My parents, Tarun Coomar & Indira Bhadury. Nagpur, Maharashtra. Circa 1940

My parents, Tarun Coomar & Indira Bhadury. Nagpur, Maharashtra. Circa 1940 Image and Narrative points contributed by Jaya Bachchan, Mumbai This photograph of my parents Taroon Coomar Bhaduri and Indira Bhaduri is by far one of my most favourite images of all, and while I have asked myself the reason so very many times, I am still not sure why. I had looked at and thought about it so often, that a few years ago my mother simply gave it to me as a gift. I think this photograph was taken right after their marriage. My mother whom I call Ma was 14 and my father, Baba was 20. One of the most striking parts of this photograph is Ma’s black Georgette saree. I have wondered about that too. Georgette & Chiffons were expensive materials, meant only for the rich. We came from a middle-class income family, and affording Georgette would have been out of the question. But I think Baba had a role to play in that; he was very broad- minded and seemed to have kept in touch with the latest elegant fashions of the time. It must have made him very happy seeing a visionary image of himself and his family, even if the opportunities were far and few. I also remember another story within the family- when he went to Calcutta (now Kolkata) to buy his sister’s wedding trousseau and insisted that his sister get married in a beautiful white saree. The family was aghast. Hindu women never got married in white, but red. The outcry against tradition was met with no avail, and it was to be his will or nothing. The family later complied and my aunt did get married in a beautiful white Banarsi Saree. Baba's family came from Krishnanagar, West Bengal…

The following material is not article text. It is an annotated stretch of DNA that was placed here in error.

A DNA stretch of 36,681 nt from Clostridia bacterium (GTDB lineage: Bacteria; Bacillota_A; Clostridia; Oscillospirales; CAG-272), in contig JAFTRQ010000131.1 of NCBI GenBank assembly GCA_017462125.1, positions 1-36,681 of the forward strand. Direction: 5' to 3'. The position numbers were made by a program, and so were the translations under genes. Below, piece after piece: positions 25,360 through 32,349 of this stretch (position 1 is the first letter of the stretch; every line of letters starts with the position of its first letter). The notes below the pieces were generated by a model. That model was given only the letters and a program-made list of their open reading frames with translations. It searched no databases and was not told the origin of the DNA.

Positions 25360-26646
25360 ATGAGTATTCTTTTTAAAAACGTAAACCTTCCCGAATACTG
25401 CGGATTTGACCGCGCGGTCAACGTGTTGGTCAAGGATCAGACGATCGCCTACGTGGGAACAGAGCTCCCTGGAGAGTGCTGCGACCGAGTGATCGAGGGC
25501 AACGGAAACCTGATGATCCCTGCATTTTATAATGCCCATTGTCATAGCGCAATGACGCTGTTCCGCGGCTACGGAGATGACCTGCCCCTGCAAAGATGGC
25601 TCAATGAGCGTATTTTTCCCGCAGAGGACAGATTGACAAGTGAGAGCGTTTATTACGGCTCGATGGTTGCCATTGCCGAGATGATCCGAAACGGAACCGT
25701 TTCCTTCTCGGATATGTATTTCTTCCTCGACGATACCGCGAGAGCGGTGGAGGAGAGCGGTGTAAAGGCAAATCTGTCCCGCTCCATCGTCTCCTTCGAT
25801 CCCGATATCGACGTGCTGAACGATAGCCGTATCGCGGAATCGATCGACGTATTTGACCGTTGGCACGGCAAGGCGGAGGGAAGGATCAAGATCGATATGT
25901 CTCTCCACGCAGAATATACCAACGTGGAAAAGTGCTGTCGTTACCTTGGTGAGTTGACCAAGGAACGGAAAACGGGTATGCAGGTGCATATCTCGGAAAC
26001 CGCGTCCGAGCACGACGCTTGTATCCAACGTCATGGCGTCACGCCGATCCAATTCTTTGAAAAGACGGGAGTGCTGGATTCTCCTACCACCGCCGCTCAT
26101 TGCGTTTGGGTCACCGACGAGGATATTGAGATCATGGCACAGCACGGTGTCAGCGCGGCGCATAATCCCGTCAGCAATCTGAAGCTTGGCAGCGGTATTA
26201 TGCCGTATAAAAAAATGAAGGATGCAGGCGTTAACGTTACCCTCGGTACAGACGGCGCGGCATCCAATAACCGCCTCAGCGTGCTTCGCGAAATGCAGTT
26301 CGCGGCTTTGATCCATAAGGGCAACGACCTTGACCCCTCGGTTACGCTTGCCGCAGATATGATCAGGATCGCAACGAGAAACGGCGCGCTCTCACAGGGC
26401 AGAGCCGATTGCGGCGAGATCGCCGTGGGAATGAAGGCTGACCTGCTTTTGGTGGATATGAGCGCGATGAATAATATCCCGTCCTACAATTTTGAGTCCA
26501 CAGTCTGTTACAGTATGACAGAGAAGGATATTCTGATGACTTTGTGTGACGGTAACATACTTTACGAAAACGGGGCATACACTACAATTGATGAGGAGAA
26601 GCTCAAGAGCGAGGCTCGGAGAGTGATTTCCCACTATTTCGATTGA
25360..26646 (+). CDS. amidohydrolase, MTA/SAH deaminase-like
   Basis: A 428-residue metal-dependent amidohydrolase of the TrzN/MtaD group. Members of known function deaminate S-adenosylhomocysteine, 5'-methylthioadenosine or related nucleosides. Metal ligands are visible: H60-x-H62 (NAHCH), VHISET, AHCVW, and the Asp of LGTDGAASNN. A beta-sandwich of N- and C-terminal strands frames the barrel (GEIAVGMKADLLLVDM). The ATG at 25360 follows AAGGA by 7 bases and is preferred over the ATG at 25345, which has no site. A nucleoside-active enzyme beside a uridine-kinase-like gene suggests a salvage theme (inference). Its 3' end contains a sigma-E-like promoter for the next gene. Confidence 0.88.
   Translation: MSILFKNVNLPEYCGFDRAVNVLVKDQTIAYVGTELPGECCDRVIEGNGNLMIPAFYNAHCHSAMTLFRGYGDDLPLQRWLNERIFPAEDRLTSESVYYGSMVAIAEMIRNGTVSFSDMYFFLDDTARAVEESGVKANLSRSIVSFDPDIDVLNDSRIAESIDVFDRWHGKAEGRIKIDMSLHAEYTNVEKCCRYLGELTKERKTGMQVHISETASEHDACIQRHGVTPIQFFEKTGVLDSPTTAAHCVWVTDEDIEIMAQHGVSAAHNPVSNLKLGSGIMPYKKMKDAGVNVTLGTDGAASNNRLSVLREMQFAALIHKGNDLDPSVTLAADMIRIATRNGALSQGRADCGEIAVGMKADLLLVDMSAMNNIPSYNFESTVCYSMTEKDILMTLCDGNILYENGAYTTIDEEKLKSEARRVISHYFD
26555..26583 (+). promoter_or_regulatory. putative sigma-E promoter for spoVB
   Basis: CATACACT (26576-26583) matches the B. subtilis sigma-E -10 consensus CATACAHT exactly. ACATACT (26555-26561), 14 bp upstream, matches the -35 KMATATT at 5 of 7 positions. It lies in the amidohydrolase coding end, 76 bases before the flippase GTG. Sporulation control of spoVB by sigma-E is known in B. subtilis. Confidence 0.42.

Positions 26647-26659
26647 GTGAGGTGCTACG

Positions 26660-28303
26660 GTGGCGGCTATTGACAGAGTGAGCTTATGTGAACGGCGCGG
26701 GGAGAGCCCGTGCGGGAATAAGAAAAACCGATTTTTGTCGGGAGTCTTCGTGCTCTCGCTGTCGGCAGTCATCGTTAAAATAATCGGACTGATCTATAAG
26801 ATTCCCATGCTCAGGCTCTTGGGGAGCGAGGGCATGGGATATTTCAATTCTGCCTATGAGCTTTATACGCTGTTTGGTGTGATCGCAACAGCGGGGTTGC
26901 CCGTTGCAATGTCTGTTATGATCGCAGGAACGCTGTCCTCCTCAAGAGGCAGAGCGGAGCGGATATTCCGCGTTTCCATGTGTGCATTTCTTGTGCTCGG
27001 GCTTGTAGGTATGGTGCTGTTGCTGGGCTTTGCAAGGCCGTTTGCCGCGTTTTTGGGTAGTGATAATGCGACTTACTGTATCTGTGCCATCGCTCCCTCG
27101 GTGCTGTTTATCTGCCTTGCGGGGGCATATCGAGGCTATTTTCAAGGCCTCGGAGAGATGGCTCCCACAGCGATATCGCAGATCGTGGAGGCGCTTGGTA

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The Tiger man of Jabalpur

The Tiger man of Jabalpur
The Tiger Man, Jabalpur, Madhya Pradesh. Circa 1930

The Tiger Man, Jabalpur, Madhya Pradesh. Circa 1930 Image and Narrative contributed by Deborah Nixon, Australia This image was found in my father Leslie Nixon's private collection. He was born in Agra in 1925, was schooled in Mussoorie, and trained with the Gurkhas. Later he joined KGV’s 1st OGR (King George V’s regiment). My Anglo Indian family has a history of having lived in India for four, or possibly five generations- they were all Railways people, and my father worked during the Partition to transport refugees in and out of the Gurkha head quarters. He archived all of the family images in India and thanks to him I have been lucky to have a ‘bird’s eye view ‘ of partition. He kept a lot of old army documents and memorabilia from the few years he served with the Gurkhas. When he migrated to Australia he went to University and became a Geologist. There isn't a lot to say about this image as there was nothing written behind it, but to me it is a very arresting photograph. My father says he remembers the 'tiger men' used to come around in Jabalpur, his family home, and dance as part of the Islamic festival Muharram and he imitated the dance himself as young children do. There is another image and narrative on my father here that sheds some light on his life in India.